Minneapolis Mayor Jacob Frey is reconsidering the future of the city’s top civil rights official in the wake of intensifying criticism of her department’s hate crime hot line.
The mayor had planned to reappoint Velma Korbel this week, but delayed the decision after a Feb. 11 report in the Star Tribune about problems with the Department of Civil Rights hot line for people to report hate crimes. The employee hired to run the hot line, Kristin Johnson, said she was fired after raising concerns that it was poorly planned, possibly violated privacy rights and had no system for dealing with complaints from outside the city.
Frey and other elected officials have expressed concerns about Korbel and the hot line.
“She didn’t actually do a gosh darn thing,” said City Council Member Linea Palmisano. “And I think that does the most disservice. People who are the victim of this kind of language, these kinds of crimes, it’s hard for them to know where to turn. And if you give them a fake place to turn, it’s worse than doing nothing at all. That’s what gives me the shivers about this whole thing.”
In a statement, Frey, a former civil rights attorney, emphasized protecting free speech and ensuring the safety of Minneapolis residents.
“Recent reporting has highlighted issues with the Civil Rights Department’s hate crime hot line, which was launched last year as a way to track any increases in hate crimes and discrimination concerns,” he said. “In the weeks to come, I’ll be working with staff from across the City — including our 311 and Civil Rights Departments — to determine the future of the hot line. The focus of those conversations will be ensuring that people know the right point of contact for reporting such crimes and that we have the right resources in place for effectively investigating and responding to those reports.”
In an interview Tuesday, Korbel denied the hot line was “fake” and defended it as a “legitimate way to lodge any sort of complaint with the city.”
Korbel downplayed the depiction of the hot line as a new endeavor, saying she used “air quotes” when using the term hot line. Though the city marketed its launch with a news release, a poster and a web post, Korbel said the hot line was never intended to be anything more than an expansion of existing city services. Korbel also denied that the intent of the hot line was to police speech.
But internal e-mails provided by Johnson show a continued focus on speech in the hot line’s inception. One e-mail, sent to Korbel from the director of the complaint investigative divisions in February 2017, described the “overall goal” as: “Empower ordinary citizens to monitor and report hate speech.”
Another e-mail depicts frustrations from internal city communications staff about the use of the term “hate speech.” And when Johnson attempted to remove the term from the city’s website, Korbel ordered her to “leave it.”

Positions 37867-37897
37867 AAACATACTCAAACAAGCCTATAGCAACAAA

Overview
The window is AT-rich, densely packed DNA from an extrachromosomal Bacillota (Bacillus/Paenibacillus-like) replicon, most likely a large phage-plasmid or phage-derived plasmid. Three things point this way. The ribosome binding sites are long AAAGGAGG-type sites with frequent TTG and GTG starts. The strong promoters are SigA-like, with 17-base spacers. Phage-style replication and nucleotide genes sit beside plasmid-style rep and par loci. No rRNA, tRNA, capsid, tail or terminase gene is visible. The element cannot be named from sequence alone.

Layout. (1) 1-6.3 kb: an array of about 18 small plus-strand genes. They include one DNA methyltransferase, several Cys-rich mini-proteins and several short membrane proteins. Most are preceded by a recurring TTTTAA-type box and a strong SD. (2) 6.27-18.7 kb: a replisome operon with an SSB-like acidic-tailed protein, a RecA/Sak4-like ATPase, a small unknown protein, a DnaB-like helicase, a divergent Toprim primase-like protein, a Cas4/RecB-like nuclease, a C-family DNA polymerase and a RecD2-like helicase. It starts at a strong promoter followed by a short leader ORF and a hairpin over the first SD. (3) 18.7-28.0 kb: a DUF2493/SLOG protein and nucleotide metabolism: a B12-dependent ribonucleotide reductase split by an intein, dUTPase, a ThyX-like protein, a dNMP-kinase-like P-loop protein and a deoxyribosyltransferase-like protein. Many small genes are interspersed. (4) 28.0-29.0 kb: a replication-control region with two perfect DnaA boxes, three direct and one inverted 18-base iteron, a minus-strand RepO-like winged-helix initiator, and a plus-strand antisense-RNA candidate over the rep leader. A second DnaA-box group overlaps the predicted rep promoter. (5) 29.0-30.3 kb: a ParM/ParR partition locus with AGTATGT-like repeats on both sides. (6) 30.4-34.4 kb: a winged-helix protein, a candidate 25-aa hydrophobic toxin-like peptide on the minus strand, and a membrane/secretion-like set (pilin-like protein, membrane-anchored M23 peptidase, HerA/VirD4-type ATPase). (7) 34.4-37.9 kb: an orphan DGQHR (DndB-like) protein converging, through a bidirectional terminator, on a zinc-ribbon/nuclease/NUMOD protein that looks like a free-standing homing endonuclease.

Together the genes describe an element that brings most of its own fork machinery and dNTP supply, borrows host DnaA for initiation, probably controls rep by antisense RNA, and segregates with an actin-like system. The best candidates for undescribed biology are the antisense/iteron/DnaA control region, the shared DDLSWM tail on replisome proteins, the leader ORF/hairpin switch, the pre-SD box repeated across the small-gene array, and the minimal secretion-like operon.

Asked to explain the contradictions highlighted in the e-mails, Korbel said: “I’m giving you the explanation that the civil rights department doesn’t police speech. And the hate crime hot line was never set up to police a person’s speech.”
First nominated in 2010 by then-Mayor R.T. Rybak, Korbel was brought in to steer a department shaken by significant turnover under its previous leader. But in 2014, she faced a rocky reappointment when a former employee sent council members the transcript of an internal speech, in which Korbel told unhappy employees to find another job and blamed low morale on workers being lazy, gossiping and stealing from each other.
The City Council voted to reappoint her, but Council Member Cam Gordon directed the city coordinator to bring in a management consultant, “consider the reinstatement or creation of a new Civil Rights Department labor management committee” and present a report to the council by April 2014.
In an interview this week, Gordon said Korbel worked with an “executive coach.” But the city never convened a labor committee.
Gordon said it’s “possible” he will support Korbel for reappointment, but he was concerned to hear complaints raised about the hate crime hot line.
“If it’s not just an isolated incident, that would certainly give me pause for more reflection,” he said.
In an e-mail to City Council members dated Feb. 13, Korbel said she would be renominated for the position. “I am pleased to have been asked by Mayor Frey to continue to be part of this new administration as Civil Rights Director,” reads the e-mail, obtained by the Star Tribune. “I am excited to continue the journey with all of you.”
Korbel declined to say why she should be reappointed at this time.
“I don’t really want to talk about it in the same context of this story,” she said. “But I would love to talk about it when there is an official nomination.”